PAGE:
Why does the Government issue a Request for Proposal?

What actually is a Request for Proposal or RFP? Why do Governments issue RFPs?

Governments issue RFPs when they have a need for a contractor or vendor to supply specific products or services and now have the budget approved to finance it. The documents provide details of the scope of work and an outline of the project requirements or tasks. By issuing a public solicitation, they provide opportunities for companies to compete for the contract and then compare them in order to select the best fit based on their evaluation criteria.

This is especially significant when a new or complex project is being proposed that will need to be outsourced. When they are unsure of the specific steps and technologies that the project may entail, they often initially issue a Request for Information (RFI) to get input from prospective contractors. The information received is then used in preparation of a full Request for Proposal that will result in an actual contract with the selected vendor.

During the evaluation process, they are able to compare the bidders and uncover their strengths and weaknesses, assigning points to various criteria and awarding the contract to that vendor with the highest score, thereby justifying their choice. Also, understanding each vendor’s strategy enables them to compare alternatives prior to making the commitment to a specific vendor.

Request for Proposal (RFP) vs Request for Quote (RFQ)

In comparison, an RFQ, Request for Quote has its main focus on the price quoted by competing vendors. Often the vendors have already been vetted or were targeted by the agency based on prior experience or knowledge and feel that the lowest price will bring them the best value overall. The RFP on the other hand will include a technical approach, action plan, management plan, timeline and schedule, and more.

When it’s important to ensure that the company has an effective approach, the past experience with the scope of work, and the staff capable of accomplishing the tasks, that is when a full Request for Proposal is required.

With an RFQ, the agency will only receive a quote for the product or service that they are interested in purchasing without all of the detailed plans included in a full RFP.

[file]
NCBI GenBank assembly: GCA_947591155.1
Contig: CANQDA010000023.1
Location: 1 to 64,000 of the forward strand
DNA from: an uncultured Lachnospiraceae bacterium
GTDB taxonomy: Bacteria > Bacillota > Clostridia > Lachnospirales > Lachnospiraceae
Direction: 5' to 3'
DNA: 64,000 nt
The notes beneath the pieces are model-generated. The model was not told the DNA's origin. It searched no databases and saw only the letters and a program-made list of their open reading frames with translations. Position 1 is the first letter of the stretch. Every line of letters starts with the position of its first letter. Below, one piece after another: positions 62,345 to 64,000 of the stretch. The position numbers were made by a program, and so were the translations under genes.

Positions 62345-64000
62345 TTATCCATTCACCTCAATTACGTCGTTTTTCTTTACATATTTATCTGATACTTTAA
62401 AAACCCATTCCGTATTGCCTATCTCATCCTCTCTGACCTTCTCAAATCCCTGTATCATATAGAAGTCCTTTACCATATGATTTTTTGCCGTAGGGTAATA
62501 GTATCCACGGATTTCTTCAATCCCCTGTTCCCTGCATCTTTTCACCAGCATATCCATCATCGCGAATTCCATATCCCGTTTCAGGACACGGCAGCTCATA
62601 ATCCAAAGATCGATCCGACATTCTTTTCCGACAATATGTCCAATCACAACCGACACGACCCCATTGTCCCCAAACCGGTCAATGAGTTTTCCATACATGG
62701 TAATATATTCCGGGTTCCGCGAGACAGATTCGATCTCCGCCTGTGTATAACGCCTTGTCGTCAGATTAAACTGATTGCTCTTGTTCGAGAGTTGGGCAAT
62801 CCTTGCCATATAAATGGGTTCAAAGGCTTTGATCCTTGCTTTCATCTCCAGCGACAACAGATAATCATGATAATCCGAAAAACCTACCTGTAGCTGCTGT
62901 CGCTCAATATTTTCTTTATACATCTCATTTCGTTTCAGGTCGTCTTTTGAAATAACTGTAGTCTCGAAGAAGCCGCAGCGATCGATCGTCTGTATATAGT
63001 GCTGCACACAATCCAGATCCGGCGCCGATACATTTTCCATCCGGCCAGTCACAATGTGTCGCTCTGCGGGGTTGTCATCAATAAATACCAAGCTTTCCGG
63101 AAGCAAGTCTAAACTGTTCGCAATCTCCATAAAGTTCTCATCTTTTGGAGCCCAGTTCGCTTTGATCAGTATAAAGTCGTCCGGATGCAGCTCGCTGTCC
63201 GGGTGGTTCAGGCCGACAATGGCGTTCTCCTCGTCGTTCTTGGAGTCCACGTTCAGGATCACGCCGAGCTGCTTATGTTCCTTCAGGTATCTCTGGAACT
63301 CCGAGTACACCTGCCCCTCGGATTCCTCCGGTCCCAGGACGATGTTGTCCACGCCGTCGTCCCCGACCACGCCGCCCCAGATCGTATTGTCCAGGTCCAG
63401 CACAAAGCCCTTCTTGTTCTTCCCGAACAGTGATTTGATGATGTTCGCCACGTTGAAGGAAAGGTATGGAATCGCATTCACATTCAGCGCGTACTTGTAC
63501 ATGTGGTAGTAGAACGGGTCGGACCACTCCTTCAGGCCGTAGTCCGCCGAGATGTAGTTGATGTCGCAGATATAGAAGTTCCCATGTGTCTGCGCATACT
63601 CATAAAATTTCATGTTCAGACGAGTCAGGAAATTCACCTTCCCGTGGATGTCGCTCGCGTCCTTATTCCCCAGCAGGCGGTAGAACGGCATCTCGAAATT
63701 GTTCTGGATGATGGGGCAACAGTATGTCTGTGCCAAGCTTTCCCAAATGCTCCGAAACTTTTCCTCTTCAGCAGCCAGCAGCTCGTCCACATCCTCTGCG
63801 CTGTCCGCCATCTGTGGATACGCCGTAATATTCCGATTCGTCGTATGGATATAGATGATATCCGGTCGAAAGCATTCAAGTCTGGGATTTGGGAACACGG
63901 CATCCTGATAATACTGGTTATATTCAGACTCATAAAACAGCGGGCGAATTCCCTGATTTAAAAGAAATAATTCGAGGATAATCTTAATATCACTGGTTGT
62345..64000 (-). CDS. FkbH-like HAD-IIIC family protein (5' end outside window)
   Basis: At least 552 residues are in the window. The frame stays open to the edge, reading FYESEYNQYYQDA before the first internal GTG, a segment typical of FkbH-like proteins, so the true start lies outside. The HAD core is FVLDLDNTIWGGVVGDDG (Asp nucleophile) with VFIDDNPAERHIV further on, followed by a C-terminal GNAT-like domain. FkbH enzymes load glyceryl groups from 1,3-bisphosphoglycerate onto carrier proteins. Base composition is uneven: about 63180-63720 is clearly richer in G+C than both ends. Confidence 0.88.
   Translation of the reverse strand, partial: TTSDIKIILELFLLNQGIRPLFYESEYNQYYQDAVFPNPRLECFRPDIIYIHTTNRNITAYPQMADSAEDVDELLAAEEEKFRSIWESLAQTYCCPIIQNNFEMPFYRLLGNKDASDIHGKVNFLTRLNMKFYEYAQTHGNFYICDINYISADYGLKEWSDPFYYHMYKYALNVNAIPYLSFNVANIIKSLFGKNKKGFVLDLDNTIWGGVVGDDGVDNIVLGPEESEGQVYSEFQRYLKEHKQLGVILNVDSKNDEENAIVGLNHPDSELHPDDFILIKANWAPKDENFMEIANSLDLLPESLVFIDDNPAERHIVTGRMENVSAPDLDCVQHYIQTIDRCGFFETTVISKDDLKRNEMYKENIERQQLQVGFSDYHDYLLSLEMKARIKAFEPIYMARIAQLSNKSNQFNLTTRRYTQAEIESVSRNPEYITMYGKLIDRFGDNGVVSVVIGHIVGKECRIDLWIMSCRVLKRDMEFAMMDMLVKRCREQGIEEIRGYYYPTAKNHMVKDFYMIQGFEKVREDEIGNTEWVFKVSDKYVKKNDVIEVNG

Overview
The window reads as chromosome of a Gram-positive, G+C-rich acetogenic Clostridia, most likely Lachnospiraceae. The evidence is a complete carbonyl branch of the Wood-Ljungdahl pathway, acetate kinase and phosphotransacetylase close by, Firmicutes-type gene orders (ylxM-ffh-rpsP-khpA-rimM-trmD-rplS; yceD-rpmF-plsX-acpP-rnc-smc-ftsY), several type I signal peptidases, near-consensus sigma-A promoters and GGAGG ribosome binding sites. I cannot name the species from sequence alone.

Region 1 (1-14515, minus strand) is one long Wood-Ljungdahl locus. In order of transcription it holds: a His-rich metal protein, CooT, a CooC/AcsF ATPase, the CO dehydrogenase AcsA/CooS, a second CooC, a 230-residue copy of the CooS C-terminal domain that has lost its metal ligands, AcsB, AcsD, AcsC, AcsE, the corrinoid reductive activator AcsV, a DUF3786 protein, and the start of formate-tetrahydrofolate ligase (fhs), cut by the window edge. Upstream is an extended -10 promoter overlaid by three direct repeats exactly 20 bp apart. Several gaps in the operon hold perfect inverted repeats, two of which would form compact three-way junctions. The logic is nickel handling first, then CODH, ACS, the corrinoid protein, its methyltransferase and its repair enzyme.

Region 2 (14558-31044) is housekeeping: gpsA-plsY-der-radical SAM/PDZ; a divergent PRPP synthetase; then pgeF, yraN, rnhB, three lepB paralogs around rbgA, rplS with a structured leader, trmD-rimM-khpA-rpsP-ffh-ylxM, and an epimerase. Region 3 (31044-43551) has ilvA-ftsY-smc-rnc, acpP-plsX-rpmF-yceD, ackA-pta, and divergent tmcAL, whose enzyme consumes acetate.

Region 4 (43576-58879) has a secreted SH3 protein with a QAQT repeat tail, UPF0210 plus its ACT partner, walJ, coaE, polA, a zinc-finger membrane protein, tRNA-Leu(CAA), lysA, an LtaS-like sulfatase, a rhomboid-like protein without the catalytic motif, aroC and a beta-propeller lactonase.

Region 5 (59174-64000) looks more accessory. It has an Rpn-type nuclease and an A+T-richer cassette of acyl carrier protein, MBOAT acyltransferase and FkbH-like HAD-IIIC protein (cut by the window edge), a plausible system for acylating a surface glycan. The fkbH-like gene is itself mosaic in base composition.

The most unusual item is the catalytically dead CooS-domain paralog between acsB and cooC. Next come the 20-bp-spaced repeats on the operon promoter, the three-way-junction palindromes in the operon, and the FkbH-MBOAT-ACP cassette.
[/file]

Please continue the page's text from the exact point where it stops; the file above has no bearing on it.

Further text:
RFP Process
In order for prospective vendors to prepare a proposal, the government agency will issue an RFP that describes what it is that they are looking for, the experience that vendors have providing similar services, the qualifications of the company and staff, the various certifications required, and the cost of providing those services. It also describes the required format that they must use when preparing the final proposal content. Sometimes they ask for everything to be provided in one document, but more often they request multiple volumes with the core sections divided into separate tabs within each volume.

During the proposal period, vendors are able to submit questions to clarify information within the RFP documents or to correct obvious misstatements or to help them determine how to price the contract. As a result, the agency will issue an addendum answering those questions and/or correcting errors in the RFP.

Evaluation of Submitted Proposals
During the evaluation process an attempt is made to measure the quality of the responses in comparison one to another and assign points for each major section. Sometimes an initial review is done, and the top bidders are then reviewed more closely with a final contractor being awarded. Those final bidders can even be requested to make their “best and final offer.”

The government RFP process is designed to ensure competitive bidding between interested vendors. This also saves the government time and effort from having to go out and identify prospective contractors, vet them, and hopefully select the best available company.

By issuing an RFP, the agency can focus on what they need, create an outline of those needs and requirements, and distribute it publicly allowing those interested vendors to send them a focused proposal designed to address their specific needs. It then enables them to compare different strategies and levels of experience.

As a vendor, you want to make sure that your proposal stands out from the rest by differentiating your approach from the competition and describing why that approach will provide the government agency with the best results. This is the goal of The RFP Firm when preparing your proposal.

What the Government Looks For in a Winning Proposal

The Government wants to select the vendor with the highest probability of success within a reasonable cost. So, risk mitigation is key. When describing how you do what you do, you must address why you do it that way and provide proofs that it is the best approach or examples of successful similar implementations done in the past. Identify unforeseen obstacles and how you were able to successfully overcome them. What were your lessons learned that have improved outcomes going forward. What were the benefits: cost, time, resources, etc. Additionally, be sure to include:

  • A cover letter to provides a professional image and establishes the core qualifications and benefits your company brings to the contract.
  • Your understanding of the project and the agency’s goals or objectives for the outcome.
  • Your technical approach and methodology that sets you apart from the competition.
  • Your ability to achieve the timeline and expected schedule.
  • Your capability to handle potential technical issues or roadblocks.
  • Justification for your price quote and explain any issues that may impact your quote.

At The RFP Firm, once we understand the government agency’s most critical issues, we emphasize your company’s ability to manage those issues and identify how you will do so.